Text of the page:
or independently designing and commercializing products, diagnostics companies
                                                          could gain significant momentum through pharmacogenomics.

                                                          Smaller drug sponsors will benefit as well. While they have had difficulty competing
                                                          in traditional drug development scenarios, life sciences companies will capitalize on
                                                          pharmacogenomics to capture market segments large pharmaceutical companies
                                                          have not been willing to pursue. That is, smaller drug developers can thrive on $300




                                                          C A S E S T U D Y: X D X

                                                            For heart transplant patients, the largest risk is transplant rejection,   at the XDx Reference Laboratory, is expected to be most effective in
                                                            which can be managed through immunosuppressive medications.                the stable outpatient population.
                                                            The second largest risk may be complications, such as infections and
                                                                                                                                       To develop its diagnostic, XDx initiated its Cardiac Allograft Rejection
                                                            cancer, resulting from long-term exposure to these very drugs.
                                                                                                                                       Gene Expression Observational (CARGO) study in 2001. The company
                                                            To manage these risks, cardiologists currently rely on endomyocardial      worked with eight leading U.S. transplant centers and enrolled more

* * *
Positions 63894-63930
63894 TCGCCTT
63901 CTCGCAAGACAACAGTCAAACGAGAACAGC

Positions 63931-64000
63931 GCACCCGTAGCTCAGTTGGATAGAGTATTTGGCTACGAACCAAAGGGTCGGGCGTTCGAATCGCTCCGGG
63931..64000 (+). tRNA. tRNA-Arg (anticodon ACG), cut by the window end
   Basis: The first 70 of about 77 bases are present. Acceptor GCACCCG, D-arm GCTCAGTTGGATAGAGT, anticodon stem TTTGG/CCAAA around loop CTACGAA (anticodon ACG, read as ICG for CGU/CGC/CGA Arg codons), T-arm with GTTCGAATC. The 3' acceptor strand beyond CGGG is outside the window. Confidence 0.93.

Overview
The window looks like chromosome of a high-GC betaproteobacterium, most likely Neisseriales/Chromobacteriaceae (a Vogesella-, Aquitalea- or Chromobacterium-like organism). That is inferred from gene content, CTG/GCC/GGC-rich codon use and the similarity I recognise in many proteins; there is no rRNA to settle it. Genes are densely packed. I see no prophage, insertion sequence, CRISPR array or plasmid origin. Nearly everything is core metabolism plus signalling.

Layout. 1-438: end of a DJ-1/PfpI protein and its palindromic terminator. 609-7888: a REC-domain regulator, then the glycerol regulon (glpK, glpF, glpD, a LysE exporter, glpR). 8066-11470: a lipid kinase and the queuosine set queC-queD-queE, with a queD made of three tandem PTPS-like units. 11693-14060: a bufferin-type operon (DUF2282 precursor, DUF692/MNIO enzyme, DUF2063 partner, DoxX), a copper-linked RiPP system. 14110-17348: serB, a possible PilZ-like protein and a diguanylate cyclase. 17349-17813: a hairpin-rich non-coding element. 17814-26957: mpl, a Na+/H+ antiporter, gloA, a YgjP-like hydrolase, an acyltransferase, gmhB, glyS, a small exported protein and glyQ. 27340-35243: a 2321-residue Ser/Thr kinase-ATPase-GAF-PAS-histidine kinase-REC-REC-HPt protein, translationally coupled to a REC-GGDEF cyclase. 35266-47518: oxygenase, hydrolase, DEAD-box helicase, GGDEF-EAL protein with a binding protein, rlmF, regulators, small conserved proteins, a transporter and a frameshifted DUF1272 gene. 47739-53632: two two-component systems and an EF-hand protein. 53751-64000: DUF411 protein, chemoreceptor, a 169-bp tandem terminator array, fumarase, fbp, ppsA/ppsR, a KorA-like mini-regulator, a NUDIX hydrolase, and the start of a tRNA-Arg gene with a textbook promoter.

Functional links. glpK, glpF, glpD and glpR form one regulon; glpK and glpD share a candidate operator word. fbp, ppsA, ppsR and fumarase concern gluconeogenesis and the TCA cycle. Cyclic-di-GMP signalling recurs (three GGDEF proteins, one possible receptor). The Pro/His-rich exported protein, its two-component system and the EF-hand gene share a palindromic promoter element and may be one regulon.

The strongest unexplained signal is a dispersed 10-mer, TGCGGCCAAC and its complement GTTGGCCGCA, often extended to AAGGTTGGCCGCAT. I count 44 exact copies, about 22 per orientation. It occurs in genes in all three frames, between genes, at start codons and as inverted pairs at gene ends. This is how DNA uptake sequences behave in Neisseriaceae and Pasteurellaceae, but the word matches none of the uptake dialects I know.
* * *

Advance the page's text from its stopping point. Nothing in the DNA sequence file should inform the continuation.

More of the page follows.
biopsies. In the procedure, physicians insert tiny biopsy shears into      than 600 cardiac transplant recipients who were followed during
                                                            a vein in the patient’s neck and thread them through blood vessels         their post-transplant course for a total of more than 5,000 clinical
                                                            into the heart. The small pieces of the heart muscle they snip off and     encounters. XDx evaluated the gene expression of blood drawn in
                                                            pull back through the vein are sent to pathologists, who look for
                                                                                                                                       each of these encounters, and correlated the gene expression to the
                                                            inflammatory patterns that indicate rejection. Most heart recipients
                                                                                                                                       patient’s biopsy results. Then, using several genomics technologies,
                                                            endure at least 12 such procedures in their first year post-transplant,